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Development. 1999 Jan;126(1):119-25.

Spatial response to fibroblast growth factor signalling in Xenopus embryos.

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  • 1Developmental Biology Programme, Department of Biology and Biochemistry, University of Bath, Bath BA2 7AY, UK.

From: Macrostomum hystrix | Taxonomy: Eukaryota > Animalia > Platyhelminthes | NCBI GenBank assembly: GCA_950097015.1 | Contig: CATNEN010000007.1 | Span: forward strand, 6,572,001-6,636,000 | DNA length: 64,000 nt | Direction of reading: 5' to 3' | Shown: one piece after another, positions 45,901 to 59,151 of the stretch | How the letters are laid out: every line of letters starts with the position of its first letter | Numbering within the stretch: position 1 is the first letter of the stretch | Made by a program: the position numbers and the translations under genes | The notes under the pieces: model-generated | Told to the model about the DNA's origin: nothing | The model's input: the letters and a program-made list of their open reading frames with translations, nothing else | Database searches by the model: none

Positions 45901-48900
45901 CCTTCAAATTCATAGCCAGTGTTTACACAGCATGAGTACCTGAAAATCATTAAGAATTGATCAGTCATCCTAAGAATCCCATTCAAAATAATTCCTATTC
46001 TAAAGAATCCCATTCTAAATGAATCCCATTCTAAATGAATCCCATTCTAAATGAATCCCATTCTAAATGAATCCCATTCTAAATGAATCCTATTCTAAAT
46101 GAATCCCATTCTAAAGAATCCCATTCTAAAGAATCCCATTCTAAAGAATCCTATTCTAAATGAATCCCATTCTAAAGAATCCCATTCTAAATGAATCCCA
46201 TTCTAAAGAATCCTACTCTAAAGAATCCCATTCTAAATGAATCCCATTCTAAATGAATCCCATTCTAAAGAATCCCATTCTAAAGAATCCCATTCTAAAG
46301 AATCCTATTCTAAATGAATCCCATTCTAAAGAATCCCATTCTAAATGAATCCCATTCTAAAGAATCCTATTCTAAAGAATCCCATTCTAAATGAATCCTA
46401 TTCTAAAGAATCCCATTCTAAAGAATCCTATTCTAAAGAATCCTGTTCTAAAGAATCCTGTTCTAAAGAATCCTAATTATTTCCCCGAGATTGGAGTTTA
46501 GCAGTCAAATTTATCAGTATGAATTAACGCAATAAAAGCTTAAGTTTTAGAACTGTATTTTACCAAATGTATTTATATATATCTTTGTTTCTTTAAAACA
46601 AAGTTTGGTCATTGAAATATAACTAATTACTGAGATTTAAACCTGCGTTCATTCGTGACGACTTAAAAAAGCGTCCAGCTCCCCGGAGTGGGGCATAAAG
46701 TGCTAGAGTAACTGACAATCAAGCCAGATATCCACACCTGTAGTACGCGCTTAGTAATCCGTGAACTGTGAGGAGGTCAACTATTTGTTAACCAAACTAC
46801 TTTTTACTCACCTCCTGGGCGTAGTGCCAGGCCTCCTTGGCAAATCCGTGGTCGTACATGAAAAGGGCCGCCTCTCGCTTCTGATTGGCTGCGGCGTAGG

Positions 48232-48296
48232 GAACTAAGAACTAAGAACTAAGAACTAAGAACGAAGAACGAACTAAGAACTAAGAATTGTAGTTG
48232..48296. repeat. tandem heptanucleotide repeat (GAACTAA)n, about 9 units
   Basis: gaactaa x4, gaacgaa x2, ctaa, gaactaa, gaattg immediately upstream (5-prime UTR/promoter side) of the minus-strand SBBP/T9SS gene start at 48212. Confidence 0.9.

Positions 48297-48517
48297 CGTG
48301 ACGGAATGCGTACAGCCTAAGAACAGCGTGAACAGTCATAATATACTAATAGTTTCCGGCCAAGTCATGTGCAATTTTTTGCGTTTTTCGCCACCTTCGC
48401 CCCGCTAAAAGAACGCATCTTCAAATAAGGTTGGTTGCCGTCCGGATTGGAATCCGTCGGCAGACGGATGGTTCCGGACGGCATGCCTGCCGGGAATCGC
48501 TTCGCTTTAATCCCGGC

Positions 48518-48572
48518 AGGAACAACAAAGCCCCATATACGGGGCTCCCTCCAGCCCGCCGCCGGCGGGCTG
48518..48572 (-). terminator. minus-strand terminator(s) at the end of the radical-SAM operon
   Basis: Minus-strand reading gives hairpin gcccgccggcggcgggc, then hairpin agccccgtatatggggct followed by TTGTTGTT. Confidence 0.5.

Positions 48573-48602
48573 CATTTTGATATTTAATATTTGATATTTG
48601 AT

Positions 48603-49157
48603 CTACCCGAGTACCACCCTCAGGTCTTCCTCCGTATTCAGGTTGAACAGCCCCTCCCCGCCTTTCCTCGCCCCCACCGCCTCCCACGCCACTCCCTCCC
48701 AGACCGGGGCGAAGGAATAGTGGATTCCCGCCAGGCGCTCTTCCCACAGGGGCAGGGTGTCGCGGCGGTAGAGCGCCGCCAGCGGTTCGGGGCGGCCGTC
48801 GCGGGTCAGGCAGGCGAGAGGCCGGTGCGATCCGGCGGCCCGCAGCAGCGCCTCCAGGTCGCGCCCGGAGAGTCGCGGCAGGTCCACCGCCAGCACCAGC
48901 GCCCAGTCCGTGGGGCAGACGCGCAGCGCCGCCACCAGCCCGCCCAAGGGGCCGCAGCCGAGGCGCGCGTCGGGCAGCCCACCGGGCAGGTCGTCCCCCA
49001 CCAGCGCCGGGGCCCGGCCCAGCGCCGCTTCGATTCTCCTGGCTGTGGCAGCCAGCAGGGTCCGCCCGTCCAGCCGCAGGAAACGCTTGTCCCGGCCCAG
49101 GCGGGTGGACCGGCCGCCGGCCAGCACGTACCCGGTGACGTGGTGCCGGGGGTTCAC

We have examined the spatial pattern of activation of the extracellular signal-regulated protein kinase (ERK) during Xenopus development, and show that it closely resembles the expression of various fibroblast growth factors (FGFs). Until the tailbud stage of development, all ERK activation domains are sensitive to the dominant negative FGF receptor, showing that activation is generated by endogenous FGF signalling. ERK is not activated by application of other growth factors like BMP4 or activin, nor is endogenous activation blocked by the respective dominant negative receptors. This shows that various domains of FGF expression, including the periblastoporal region and the midbrain-hindbrain boundary, are also sites of FGF signalling in vivo. Wounding induces a transient (<60 minutes) activation of ERK which is not significantly reduced by the dominant negative FGF receptor. An artificial FGF source, created by injection of eFGF mRNA into cleavage stage embryos, provokes ERK activation outside of its injection site over a range of several cell diameters. The range and extent of ERK activation outside the source region is unchanged by co-injection of a dominant negative form of Ras, which blocks ERK-activation within the source. This suggests that FGF protein can diffuse over several cell diameters.

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